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Packwood Republican Holds On To Southeast Iowa Senate Seat In Special Election

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Iowa Secretary of State's Office
Unofficial results show Republican Adrian Dickey of Packwood will be the next state senator from District 41 in southeast Iowa, after he beat Democrat Mary Stewart of Ottumwa in a special election.

Unofficial results from Tuesday’s special election in southeast Iowa show Republican Adrian Dickey will be the next state senator from district 41. It’s another win for Republicans in an area that has trended conservative in recent years.

According to preliminary numbers from the Iowa Secretary of State’s office, Adrian Dickey carried the district by 966 votes out of some 9,000 total votes cast. A volunteer firefighter and trucking company owner from Packwood, this is Dickey’s first bid for political office.

Dickey said he felt “beyond elated” after the results came in Tuesday night. He had been worried that the winter storm that blanketed the state on Monday would keep a sizeable proportion of his base of “rural conservatives” from getting out of their driveways, let alone getting to the polls.

“My reaction is a little bit of disbelief to be honest,” he said. “To see the results come in – the way they came in – I am very humbled that the people that were able to get out the vote did so and did so with such authority.”

He’ll succeed Republican Mariannette Miller-Meeks, who resigned to be provisionally seated as the representative for Iowa’s 2nd Congressional District, pending a formal challenge to her own six-vote margin in that race.

The southeast Iowa district covers all of Davis and Van Buren Counties as well as parts of Wapello and Jefferson Counties, including the cities of Ottumwa, Fairfield, Bloomfield and Keosauqua.

Dickey faced off against Democrat Mary Stewart, a retired community college administrator from Ottumwa. Stewart previously ran for the seat in 2018, when she lost to Miller-Meeks by a mere 808 votes.

Among Dickey’s top priorities are cutting taxes and expanding tax credits for volunteer first responders from $100 to $1,000, an incentive which he says is well-deserved by those who provide vital services throughout many rural communities. Dickey says he takes his victory as a vote of support from southeast Iowans for furthering conservative policies.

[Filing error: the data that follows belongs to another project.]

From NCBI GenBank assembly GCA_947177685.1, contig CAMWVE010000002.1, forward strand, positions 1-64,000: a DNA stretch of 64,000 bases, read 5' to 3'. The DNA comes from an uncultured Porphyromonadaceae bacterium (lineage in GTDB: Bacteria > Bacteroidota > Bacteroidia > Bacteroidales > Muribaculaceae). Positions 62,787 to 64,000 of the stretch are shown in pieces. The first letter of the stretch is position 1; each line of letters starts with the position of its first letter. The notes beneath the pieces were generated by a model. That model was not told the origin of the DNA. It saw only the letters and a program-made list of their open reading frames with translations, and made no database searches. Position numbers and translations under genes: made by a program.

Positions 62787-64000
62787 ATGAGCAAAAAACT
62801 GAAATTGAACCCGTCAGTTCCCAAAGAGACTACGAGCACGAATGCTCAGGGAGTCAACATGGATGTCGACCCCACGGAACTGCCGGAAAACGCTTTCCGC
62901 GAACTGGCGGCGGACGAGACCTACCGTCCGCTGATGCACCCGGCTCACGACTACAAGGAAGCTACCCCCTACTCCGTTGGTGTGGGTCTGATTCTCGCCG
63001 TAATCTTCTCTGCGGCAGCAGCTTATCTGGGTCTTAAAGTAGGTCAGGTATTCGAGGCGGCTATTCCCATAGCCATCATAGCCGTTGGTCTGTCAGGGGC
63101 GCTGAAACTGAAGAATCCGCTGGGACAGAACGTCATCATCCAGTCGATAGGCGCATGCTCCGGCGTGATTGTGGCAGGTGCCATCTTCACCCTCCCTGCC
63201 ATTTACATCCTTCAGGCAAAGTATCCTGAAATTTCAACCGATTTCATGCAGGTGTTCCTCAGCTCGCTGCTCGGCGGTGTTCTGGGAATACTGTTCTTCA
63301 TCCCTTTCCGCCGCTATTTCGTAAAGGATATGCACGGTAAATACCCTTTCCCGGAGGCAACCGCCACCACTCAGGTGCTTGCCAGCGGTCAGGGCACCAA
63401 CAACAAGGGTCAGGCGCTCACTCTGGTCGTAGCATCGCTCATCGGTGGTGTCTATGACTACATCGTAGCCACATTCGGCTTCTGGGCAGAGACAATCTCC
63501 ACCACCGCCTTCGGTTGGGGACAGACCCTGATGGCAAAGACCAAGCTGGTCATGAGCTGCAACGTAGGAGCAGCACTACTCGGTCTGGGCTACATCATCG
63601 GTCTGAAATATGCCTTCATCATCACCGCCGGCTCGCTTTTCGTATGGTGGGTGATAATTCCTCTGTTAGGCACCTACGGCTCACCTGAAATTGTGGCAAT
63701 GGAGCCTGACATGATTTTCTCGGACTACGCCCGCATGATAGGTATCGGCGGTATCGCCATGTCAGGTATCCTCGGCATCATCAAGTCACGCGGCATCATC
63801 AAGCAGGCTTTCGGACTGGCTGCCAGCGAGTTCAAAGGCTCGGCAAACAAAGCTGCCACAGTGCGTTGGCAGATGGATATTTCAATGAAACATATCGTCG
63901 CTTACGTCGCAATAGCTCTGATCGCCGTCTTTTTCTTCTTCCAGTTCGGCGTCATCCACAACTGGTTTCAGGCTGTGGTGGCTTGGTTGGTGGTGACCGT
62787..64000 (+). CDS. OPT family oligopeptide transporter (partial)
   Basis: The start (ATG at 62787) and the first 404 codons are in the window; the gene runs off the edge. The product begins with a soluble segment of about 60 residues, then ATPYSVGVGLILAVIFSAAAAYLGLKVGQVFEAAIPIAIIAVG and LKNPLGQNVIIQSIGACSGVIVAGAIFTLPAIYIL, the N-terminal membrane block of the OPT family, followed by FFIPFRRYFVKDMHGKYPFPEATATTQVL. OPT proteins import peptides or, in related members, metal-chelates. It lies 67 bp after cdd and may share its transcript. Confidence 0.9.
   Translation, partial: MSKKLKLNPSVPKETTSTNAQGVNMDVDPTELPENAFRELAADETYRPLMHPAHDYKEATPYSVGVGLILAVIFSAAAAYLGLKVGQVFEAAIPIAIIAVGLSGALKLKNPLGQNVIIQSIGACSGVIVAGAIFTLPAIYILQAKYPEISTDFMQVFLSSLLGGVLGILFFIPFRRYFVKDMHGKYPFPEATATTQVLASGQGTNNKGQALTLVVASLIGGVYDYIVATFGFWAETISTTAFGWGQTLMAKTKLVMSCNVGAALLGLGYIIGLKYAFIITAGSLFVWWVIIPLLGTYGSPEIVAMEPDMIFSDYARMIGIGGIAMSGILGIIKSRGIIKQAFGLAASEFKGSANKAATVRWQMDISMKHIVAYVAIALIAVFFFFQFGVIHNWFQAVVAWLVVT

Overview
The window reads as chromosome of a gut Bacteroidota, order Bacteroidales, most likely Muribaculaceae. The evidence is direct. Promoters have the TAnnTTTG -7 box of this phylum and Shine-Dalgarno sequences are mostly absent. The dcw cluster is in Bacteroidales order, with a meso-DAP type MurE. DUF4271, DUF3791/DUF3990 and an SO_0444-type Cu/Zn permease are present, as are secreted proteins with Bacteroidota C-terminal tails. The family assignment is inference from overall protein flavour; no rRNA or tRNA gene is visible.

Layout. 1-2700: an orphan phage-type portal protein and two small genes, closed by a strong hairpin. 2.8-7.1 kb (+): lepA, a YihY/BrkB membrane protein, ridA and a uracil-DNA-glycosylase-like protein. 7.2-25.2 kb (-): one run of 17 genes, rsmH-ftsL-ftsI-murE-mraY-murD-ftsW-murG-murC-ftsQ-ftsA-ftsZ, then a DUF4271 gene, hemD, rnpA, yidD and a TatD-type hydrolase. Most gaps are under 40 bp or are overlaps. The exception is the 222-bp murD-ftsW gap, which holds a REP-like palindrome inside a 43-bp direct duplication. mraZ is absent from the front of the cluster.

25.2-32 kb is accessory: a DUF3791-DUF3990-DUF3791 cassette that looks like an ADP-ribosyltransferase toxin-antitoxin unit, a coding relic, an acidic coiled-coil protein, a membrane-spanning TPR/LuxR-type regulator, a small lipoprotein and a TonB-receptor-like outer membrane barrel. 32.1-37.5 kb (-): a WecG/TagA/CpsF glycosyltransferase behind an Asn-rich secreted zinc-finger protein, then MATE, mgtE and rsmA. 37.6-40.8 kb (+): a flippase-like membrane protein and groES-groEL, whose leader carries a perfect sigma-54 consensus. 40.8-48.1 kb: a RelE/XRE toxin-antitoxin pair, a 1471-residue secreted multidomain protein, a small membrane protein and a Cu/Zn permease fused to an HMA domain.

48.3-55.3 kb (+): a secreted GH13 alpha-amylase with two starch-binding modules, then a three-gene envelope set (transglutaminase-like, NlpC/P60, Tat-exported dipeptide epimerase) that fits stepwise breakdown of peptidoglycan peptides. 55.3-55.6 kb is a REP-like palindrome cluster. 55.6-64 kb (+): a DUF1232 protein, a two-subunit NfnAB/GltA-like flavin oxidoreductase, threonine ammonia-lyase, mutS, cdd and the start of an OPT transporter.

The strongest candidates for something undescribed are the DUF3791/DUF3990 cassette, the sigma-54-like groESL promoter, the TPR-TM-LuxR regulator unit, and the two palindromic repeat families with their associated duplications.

“They like how the state is going. They like the direction we’re headed in. They want to see that moving forward,” he said. “They’re for less government, less taxes, more individual responsibility. Those are just some key core principles that the Republican Party stands by.”

Dickey also said he plans to advocate for getting Iowa students back in the classroom for in-person instruction and as well as for continued support for small businesses weathering the coronavirus pandemic and resulting economic crisis.

“It’s incredibly important we keep our kids in school. Get them in school, keep them in school,” he said. “Help our small businesses open and stay open. Smaller government. Less taxes. ”

Miller-Meeks congratulated Dickey as the results rolled in Tuesday night.

“I congratulate Senator-elect Adrian Dickey on his election to serve the people of southeast Iowa in the state senate,” reads a written statement from Miller-Meeks. “I know he will work hard to represent them and to be their voice in Des Moines!”

Stewart, for her part, said she congratulated Dickey, wished him well, and urged him to dedicate himself to delivering for the residents of southeast Iowa, many of whom she says live in poverty, struggle to find decent jobs, and worry about the consolidation of their schools and the decline of their communities.

“The voters in this district need to have a voice there [in Des Moines] and I hope he carries their voice forward in a positive way,” Stewart said. “And I also hope that he listens to what these people have to say because they have legitimate concerns and legitimate needs.”

Stewart acknowledged that parts of southeast Iowa have apparently been trending towards Republicans in recent years and said “it’s going to take time” for her party to build back support in this part of the state.

“Democrats have a job to do, providing information to voters and making sure that we present the issues – not only that we’re interested in – but how those actually impact peoples’ daily lives. And make sure that connection is clear and strong and we get the message out,” she said.

The district has remained in Republican control in recent cycles, though current party registration shows a relatively even split between Democrats and Republicans. As of Jan. 4, active voter records for the district compiled by the Iowa Secretary of State’s office show 13,343 registered Democrats, 12,879 registered Republicans and 10,841 registered "no party" active voters.

The campaign for the special election was an exceptional one: packed into just under a month in the middle of a global pandemic (and a snowy Iowa winter). Turnout for the race was expected to be even lower than usual for a low turnout special election, after a winter storm dumped upwards of 5 inches of snow in some parts of the district.

The outcome of the race will not change the balance of power at the statehouse, where Republicans continue to hold a trifecta. Following Dickey’s win, Republicans will boast 32 out of 50 Senate seats.